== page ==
Joint Report on First Nations Health and Wellness Is Now Available



A groundbreaking joint report from the Office of the Provincial Health Officer and the Office of the Chief Medical Officer is now available.

Titled First Nations Population Health and Wellness Agenda (PHWA), it is the fruit of a unique and multi-year partnership between the province and the First Nations Health Authority (FNHA), providing an eagle-eye view of the health and wellness of First Nations people living throughout BC.

“The PHWA is much more than just a health status report," explains Acting Chief Medical Officer Dr. Shannon McDonald. “It is an act of self-determination. First Nations are controlling our own data and telling our own story in a way that reflects our strengths and resilience."

A report released by the pr​ovincial government in November, 2020, indicates that systemic racism continues to be a barrier to health care access for First Nations people in BC.

Dr. Bonnie Henry, BC's Provincial Health Officer, said “I am honoured to be working with the First Nations Health Authority and to be disrupting the status quo of population health reporting."

Dr. Danièle Behn Smith is Eh Cho Dene of the Fort Nelson First Nation with French Canadian/Métis roots in the Red River Valley, and Deputy Provincial Health Officer of Indigenous Health.

“These systems must become free of racism and discrimination in order for our children, families, and communities to be healthy, vibrant, and self-determining," said Dr. Behn Smith.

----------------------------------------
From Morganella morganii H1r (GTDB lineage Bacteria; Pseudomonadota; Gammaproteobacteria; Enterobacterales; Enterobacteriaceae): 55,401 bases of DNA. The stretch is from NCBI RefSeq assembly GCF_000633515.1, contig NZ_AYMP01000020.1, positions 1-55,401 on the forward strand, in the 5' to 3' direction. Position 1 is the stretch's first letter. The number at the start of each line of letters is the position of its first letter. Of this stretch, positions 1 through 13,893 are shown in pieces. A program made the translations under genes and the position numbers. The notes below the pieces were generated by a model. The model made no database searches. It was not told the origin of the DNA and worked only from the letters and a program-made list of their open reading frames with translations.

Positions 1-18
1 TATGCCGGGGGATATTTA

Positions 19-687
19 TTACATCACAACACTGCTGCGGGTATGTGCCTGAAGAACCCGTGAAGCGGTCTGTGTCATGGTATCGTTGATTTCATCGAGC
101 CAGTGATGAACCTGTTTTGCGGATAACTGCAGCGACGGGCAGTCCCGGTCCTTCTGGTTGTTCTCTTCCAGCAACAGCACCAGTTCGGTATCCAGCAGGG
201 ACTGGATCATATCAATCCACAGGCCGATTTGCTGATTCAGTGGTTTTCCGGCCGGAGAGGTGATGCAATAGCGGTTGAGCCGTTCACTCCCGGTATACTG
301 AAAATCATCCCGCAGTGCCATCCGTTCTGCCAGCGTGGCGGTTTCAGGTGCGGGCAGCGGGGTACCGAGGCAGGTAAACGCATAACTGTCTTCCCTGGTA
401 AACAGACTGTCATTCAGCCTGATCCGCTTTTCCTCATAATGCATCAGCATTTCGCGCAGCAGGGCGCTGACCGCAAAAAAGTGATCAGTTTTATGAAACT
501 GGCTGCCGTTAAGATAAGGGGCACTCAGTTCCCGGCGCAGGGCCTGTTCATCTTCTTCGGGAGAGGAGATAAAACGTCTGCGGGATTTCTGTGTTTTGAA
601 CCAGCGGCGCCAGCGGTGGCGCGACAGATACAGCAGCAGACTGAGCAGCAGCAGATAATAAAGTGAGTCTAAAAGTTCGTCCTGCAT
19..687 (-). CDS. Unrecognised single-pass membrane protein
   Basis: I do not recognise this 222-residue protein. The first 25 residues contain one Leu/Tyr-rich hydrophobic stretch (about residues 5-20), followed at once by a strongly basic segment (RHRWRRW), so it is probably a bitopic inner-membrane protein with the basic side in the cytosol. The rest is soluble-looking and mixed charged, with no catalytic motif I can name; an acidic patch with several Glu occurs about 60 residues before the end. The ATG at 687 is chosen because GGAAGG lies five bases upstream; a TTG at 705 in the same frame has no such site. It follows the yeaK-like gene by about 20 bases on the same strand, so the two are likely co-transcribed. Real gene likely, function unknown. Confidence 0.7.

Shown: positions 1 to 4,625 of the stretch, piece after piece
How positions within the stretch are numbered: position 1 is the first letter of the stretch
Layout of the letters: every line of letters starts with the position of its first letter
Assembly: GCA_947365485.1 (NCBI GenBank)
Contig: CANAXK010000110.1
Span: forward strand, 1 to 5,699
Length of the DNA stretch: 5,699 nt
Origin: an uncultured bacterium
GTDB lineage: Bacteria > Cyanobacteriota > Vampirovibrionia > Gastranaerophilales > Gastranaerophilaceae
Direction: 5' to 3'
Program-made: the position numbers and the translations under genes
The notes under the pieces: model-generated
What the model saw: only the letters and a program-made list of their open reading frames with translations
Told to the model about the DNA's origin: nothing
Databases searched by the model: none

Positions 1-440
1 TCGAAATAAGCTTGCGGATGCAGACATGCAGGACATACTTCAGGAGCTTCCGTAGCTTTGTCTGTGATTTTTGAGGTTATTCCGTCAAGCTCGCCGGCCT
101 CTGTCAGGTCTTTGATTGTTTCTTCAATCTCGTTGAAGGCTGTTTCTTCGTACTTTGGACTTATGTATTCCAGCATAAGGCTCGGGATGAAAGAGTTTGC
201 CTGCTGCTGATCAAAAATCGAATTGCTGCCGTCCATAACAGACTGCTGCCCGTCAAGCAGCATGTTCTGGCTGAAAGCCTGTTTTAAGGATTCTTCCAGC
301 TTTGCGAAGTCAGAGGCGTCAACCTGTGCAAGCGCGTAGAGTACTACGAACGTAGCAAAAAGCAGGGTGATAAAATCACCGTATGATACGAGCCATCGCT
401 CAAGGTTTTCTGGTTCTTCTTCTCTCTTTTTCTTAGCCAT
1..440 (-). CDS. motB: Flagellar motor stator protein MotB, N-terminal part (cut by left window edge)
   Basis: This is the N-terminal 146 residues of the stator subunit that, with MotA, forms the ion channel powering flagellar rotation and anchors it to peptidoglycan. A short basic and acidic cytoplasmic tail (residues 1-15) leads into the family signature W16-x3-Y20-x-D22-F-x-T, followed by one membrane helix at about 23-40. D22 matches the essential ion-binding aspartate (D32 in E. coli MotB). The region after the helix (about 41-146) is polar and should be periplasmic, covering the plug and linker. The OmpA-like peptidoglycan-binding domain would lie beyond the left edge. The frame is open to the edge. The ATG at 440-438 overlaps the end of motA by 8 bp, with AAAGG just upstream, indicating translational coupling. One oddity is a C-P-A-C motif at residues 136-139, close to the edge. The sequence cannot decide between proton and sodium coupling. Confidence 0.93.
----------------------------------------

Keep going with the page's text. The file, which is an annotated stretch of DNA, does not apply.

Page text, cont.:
By using a strengths-based approach to focus on wellness and resilience, the report formulates two-eyed seeing to bring together both First Nations and Western ways of knowing.

At its core, the PHWA recognizes that self-determination, culture, language, and connection to land are deeply interconnected and form the roots of First Nations health and wellness.

Determinants of health and structures—such as housing, education, food, and health care—are systemic roots that play an important role in the health and wellness of First Nations.

Highlights of the report include:

  • High and increasing levels of cultural wellness among First Nations adults.
  • Steady increases in Indigenous student graduations and the development of supportive educational environments for First Nations students.
  • Small but meaningful improvements in housing.
  • Growing awareness of cultural safety and access to health services.
  • Increased dental health of Indigenous children.
  • Declining smoking rates of commercial tobacco for First Nations youth and adults.

The report outlines an expanded suite of 22 specific health indicators—including the seven which were outlined in the 2006 Transformative Change Accord: First Nations Health Plan—that will be monitored over the next 10 years. Updates to the data in this report will be delivered on an intermittent basis over that time period.

You can access the report, along with other publications from the Office of the Chief Medical Officer, at​ 

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